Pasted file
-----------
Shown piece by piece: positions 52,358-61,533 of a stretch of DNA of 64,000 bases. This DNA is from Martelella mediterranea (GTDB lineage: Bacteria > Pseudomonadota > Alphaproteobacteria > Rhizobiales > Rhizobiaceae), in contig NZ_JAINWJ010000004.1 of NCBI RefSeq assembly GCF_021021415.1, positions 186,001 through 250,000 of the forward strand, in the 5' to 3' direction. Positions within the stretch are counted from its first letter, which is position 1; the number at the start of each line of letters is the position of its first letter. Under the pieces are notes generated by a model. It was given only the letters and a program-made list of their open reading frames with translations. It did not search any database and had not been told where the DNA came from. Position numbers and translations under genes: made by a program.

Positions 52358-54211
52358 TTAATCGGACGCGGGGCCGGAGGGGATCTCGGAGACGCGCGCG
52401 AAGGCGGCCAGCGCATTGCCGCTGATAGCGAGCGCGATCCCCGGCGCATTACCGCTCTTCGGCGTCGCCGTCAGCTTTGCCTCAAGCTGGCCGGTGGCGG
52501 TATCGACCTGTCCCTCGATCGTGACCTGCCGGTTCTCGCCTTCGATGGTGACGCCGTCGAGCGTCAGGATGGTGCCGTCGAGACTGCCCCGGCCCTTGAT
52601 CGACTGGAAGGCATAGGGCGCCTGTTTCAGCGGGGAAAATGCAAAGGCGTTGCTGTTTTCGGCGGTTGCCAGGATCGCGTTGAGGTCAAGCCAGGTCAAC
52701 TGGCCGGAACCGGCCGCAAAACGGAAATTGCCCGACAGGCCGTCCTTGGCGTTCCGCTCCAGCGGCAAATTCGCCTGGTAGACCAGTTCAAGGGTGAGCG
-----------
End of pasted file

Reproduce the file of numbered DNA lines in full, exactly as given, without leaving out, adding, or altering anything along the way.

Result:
Shown piece by piece: positions 52,358-61,533 of a stretch of DNA of 64,000 bases. This DNA is from Martelella mediterranea (GTDB lineage: Bacteria > Pseudomonadota > Alphaproteobacteria > Rhizobiales > Rhizobiaceae), in contig NZ_JAINWJ010000004.1 of NCBI RefSeq assembly GCF_021021415.1, positions 186,001 through 250,000 of the forward strand, in the 5' to 3' direction. Positions within the stretch are counted from its first letter, which is position 1; the number at the start of each line of letters is the position of its first letter. Under the pieces are notes generated by a model. It was given only the letters and a program-made list of their open reading frames with translations. It did not search any database and had not been told where the DNA came from. Position numbers and translations under genes: made by a program.

Positions 52358-54211
52358 TTAATCGGACGCGGGGCCGGAGGGGATCTCGGAGACGCGCGCG
52401 AAGGCGGCCAGCGCATTGCCGCTGATAGCGAGCGCGATCCCCGGCGCATTACCGCTCTTCGGCGTCGCCGTCAGCTTTGCCTCAAGCTGGCCGGTGGCGG
52501 TATCGACCTGTCCCTCGATCGTGACCTGCCGGTTCTCGCCTTCGATGGTGACGCCGTCGAGCGTCAGGATGGTGCCGTCGAGACTGCCCCGGCCCTTGAT
52601 CGACTGGAAGGCATAGGGCGCCTGTTTCAGCGGGGAAAATGCAAAGGCGTTGCTGTTTTCGGCGGTTGCCAGGATCGCGTTGAGGTCAAGCCAGGTCAAC
52701 TGGCCGGAACCGGCCGCAAAACGGAAATTGCCCGACAGGCCGTCCTTGGCGTTCCGCTCCAGCGGCAAATTCGCCTGGTAGACCAGTTCAAGGGTGAGCG